Effects of restrictions to Income Support on health of lone mothers in the UK: a natural experiment study

Katikireddi, S. V. , Molaodi, O. R., Gibson, M., Dundas, R. and Craig, P. (2018) Effects of restrictions to Income Support on health of lone mothers in the UK: a natural experiment study. Lancet Public Health, 3(7), e333-e340. (doi:10.1016/S2468-2667(18)30109-9) (PMID:29976327) (PMCID:PMC6038023)

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Abstract

Background: In the UK, lone parents must seek work as a condition of receiving welfare benefits once their youngest child reaches a certain age. Since 2008, the lower age limit at which these Lone Parent Obligations (LPO) apply has been reduced in steps. We used data from a nationally representative, longitudinal, household panel study to analyse the health effects of increased welfare conditionality under LPO. Methods: From the Understanding Society survey, we used data for lone mothers who were newly exposed to LPO when the age cutoff was reduced from 7 to 5 years in 2012 (intervention group 1) and from 10 to 7 years in 2010 (intervention group 2), as well as lone mothers who remained unexposed (control group 1) or continuously exposed (control group 2) at those times. We did difference-in-difference analyses that controlled for differences in the fixed characteristics of participants in the intervention and control groups to estimate the effect of exposure to conditionality on the health of lone mothers. Our primary outcome was the difference in change over time between the intervention and control groups in scores on the Mental Component Summary (MCS) of the 12-item Short-Form Health Survey (SF-12). Findings: The mental health of lone mothers declined in the intervention groups compared with the control groups. For intervention group 1, scores on the MCS decreased by 1·39 (95% CI −1·29 to 4·08) compared with control group 1 and by 2·29 (0·00 to 4·57) compared with control group 2. For intervention group 2, MCS scores decreased by 2·45 (−0·57 to 5·48) compared with control group 1 and by 1·28 (−1·45 to 4·00) compared with control group 2. When pooling the two intervention groups, scores on the MCS decreased by 2·13 (0·10 to 4·17) compared with control group 1 and 2·21 (0·30 to 4·13) compared with control group 2. Interpretation: Stringent conditions for receiving welfare benefits are increasingly common in high-income countries. Our results suggest that requiring lone parents with school-age children toseek work as a condition of receiving welfare benefits adversely affects their mental health. Funding: UK Medical Research Council, Scottish Government Chief Scientist Office, and National Health Service Research Scotland.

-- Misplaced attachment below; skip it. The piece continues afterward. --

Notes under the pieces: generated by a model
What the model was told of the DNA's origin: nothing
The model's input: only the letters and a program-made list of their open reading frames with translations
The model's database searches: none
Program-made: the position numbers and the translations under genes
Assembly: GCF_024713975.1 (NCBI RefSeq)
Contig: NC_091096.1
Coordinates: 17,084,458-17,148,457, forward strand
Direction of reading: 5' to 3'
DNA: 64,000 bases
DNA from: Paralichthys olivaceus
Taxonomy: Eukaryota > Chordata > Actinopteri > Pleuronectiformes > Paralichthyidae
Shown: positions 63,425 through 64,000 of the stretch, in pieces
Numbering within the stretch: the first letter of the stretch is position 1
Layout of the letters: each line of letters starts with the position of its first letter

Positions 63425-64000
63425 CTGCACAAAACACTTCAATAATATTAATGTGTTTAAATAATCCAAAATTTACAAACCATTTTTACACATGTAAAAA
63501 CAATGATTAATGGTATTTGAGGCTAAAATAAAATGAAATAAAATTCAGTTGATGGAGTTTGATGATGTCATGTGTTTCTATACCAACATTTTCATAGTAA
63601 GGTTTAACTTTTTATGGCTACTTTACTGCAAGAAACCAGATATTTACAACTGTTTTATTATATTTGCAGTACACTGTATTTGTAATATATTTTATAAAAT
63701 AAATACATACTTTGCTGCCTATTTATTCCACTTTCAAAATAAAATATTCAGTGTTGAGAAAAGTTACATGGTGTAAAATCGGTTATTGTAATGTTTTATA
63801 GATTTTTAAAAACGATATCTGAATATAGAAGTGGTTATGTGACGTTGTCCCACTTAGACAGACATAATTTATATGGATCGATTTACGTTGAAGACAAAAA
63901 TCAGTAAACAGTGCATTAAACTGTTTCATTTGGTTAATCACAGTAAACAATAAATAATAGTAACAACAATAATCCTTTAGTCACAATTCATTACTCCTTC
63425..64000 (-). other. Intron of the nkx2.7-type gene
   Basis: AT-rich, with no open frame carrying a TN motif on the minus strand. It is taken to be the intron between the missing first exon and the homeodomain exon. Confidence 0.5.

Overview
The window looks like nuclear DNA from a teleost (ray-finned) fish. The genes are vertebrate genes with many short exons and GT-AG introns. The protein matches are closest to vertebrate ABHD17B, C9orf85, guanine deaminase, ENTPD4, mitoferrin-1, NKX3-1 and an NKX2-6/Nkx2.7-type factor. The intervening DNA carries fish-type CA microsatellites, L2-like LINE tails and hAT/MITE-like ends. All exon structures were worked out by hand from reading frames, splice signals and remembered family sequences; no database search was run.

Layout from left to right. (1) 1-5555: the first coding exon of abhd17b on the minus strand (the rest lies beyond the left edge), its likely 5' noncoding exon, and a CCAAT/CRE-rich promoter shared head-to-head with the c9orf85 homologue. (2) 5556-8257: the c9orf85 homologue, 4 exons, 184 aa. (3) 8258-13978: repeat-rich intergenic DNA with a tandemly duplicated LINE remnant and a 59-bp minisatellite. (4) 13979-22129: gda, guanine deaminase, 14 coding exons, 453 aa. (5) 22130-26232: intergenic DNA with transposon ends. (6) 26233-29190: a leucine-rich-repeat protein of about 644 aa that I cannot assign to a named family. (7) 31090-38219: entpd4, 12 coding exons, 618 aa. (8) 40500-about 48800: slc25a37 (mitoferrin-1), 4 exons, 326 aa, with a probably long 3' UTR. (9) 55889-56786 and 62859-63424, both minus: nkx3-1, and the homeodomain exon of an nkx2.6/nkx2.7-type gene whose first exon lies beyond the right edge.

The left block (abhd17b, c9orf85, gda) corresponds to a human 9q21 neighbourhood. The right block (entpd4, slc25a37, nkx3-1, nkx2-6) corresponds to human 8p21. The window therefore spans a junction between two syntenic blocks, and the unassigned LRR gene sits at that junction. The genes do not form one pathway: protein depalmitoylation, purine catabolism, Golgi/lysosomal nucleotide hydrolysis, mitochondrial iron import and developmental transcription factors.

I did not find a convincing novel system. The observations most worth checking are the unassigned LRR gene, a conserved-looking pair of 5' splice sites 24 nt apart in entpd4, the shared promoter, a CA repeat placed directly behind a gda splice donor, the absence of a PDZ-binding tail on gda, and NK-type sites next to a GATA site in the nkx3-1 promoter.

Item Type:Articles
Additional Information:Also funded by SPHSU13 and SPHSU15.
Status:Published
Refereed:Yes
Glasgow Author(s) Enlighten ID:Katikireddi, Dr Srinivasa and Molaodi, Dr Oarabile and Craig, Dr Peter and Gibson, Dr Marcia and Dundas, Ms Ruth
Authors: Katikireddi, S. V., Molaodi, O. R., Gibson, M., Dundas, R., and Craig, P.
College/School:College of Medical Veterinary and Life Sciences > Institute of Health and Wellbeing > MRC/CSO Unit
Journal Name:Lancet Public Health
Publisher:Elsevier
ISSN:2468-2667
ISSN (Online):2468-2667
Published Online:02 July 2018
Copyright Holders:Copyright © 2018 The Authors
First Published:First published in Lancet Public Health 3(7): e333-e340
Publisher Policy:Reproduced under a Creative Commons License

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Project CodeAward NoProject NamePrincipal InvestigatorFunder's NameFunder RefLead Dept
727651SPHSU Core Renewal: Measuring and Analysing Socioeconomic Inequalities in Health Research ProgrammeAlastair LeylandMedical Research Council (MRC)MC_UU_12017/13IHW - MRC/CSO SPHU
727671SPHSU Core Renewal: Informing Healthy Public Policy Research ProgrammePeter CraigMedical Research Council (MRC)MC_UU_12017/15IHW - MRC/CSO SPHU
699162Understanding the impacts of welfare policy on health: A novel data linkage studySrinivasa KatikireddiChief Scientist office (CSO)SCAF/15/02IHW - MRC/CSO SPHU